The opening chapters of Warring Visions offer an illuminating discussion and critique of the Western category of war photography and its focus on combat, based in large part on local archival research and oral histories that fill in what was missing from official histories. Phu uses the opportunity Vietnamese archives offer to situate this discussion in a deep history of photography in the region, and to examine, with rare open-mindedness and attention, the socialist ways of seeing that shaped official North Vietnamese visual culture. In the visual record of revolution, subtly examined from both iconographic and historical dimensions by Phu, women came to play a significant role. Phu analyzes some female icons of the revolution:  both through their self-fashioning and through the ways in which different groups mobilized their images in the interest of solidarity, but often in conflicting and counter-productive ways.


Continuing the mission of enlarging the frame of how the war has been imaged, understood and remembered in photographs, the book’s second part turns to South Vietnam. Out of scant material legacies collected throughout the region and in the diaspora, Phu imagines a process for stitching together an archive of South Vietnamese history and photography. The images forming such an archive need to be constructed rather than found, but Phu has by now already established that some of the most powerful images of this war were staged or retouched for greater effect. Phu finds materials in unusual places, for example, in the frequent reenactments of the war, taking place in the United States, and in An-My Lê’s stunning images of such reenactments in Virginia. In performing different sides of the war, white reenactors, as much as Vietnamese refugee participants, engage in more or less successful exercises of empathy and possible reconciliation. As Phu insightfully shows, An-My Lê’s images, as much as the performances themselves, help shape the war’s continuing and conflicting afterlives, and the ambiguities and contestations of memory and loss.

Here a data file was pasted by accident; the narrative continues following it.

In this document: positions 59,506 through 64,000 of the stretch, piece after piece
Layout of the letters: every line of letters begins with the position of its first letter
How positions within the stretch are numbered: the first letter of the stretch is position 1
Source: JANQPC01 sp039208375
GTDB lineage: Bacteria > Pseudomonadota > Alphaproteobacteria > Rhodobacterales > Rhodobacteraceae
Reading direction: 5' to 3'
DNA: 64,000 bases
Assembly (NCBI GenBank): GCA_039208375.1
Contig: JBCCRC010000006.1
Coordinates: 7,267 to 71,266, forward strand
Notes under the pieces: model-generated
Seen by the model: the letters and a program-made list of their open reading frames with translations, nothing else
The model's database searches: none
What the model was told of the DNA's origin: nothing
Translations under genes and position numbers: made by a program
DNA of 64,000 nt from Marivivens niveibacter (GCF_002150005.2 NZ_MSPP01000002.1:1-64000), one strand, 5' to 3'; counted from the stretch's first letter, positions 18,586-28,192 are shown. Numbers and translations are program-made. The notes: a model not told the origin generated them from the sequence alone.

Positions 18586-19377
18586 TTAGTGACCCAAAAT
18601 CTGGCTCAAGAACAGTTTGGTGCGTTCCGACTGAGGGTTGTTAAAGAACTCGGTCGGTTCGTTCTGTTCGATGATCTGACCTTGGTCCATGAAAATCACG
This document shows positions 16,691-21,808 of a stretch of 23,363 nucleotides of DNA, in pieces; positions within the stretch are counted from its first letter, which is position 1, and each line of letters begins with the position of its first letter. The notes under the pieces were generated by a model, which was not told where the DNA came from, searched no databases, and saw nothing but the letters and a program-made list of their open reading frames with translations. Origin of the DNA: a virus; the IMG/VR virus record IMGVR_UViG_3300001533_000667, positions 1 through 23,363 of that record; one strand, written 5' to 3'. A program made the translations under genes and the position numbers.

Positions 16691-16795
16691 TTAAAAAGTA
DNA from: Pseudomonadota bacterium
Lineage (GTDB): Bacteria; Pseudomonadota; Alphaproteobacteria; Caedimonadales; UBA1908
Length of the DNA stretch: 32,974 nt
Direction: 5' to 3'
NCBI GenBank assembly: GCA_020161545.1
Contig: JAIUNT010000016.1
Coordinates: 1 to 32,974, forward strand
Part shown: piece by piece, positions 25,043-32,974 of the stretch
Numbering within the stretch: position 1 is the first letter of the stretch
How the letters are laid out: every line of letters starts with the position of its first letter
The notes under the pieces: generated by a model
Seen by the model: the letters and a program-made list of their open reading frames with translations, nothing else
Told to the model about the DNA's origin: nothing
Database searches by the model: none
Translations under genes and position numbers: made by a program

Phu’s consideration of family photographs offer the most powerful counter-narrative to the warring images of combat. Family photos inflect the memories and identities of the Vietnamese diaspora, exhibiting also the complex family relationships that emerged from the encounters of this war. Phu looks closely at both individual images and at albums, unpacking the multi-dimensional stories they can tell despite their conventionality. These narratives are enlarged even further by photo-based artists like Dinh Q. Lê who has developed a moving technique of photo-weaving used with orphan images. Lê’s reparative aesthetic builds on the efforts of the Vietnamese diaspora to collect and archive orphan images, and thereby to supplement and to enlarge official histories. Lê’s acts of weaving and stitching invite a collective form of repair in which photography becomes a platform of community-building in the aftermath of catastrophe.


Similarly weaving and stitching archival fragments together to teach us to see in new ways, Warring Visions also offers similar correctives. It provokes a reevaluation of war photography, of socialist visuality, of memory, loss and diaspora. Reading it has not displaced the lasting power of the image of Kim Phuc from my visual memory, but it has made me think anew about what the stubborn persistence of this image has rendered invisible.



1 Robert Hariman and John Louis Lucaites, No Caption Needed: Iconic Photographs, Public Culture and Liberal Education (Chicago: University of Chicago Press, 2007).

2 Barbie Zelizer, About to Die: How News Images Move the Public (Oxford: Oxford University Press, 2010).

This review “Photography and Vietnam: A New Take” originally appeared in Canadian Literature, 6 Oct. 2021. Web.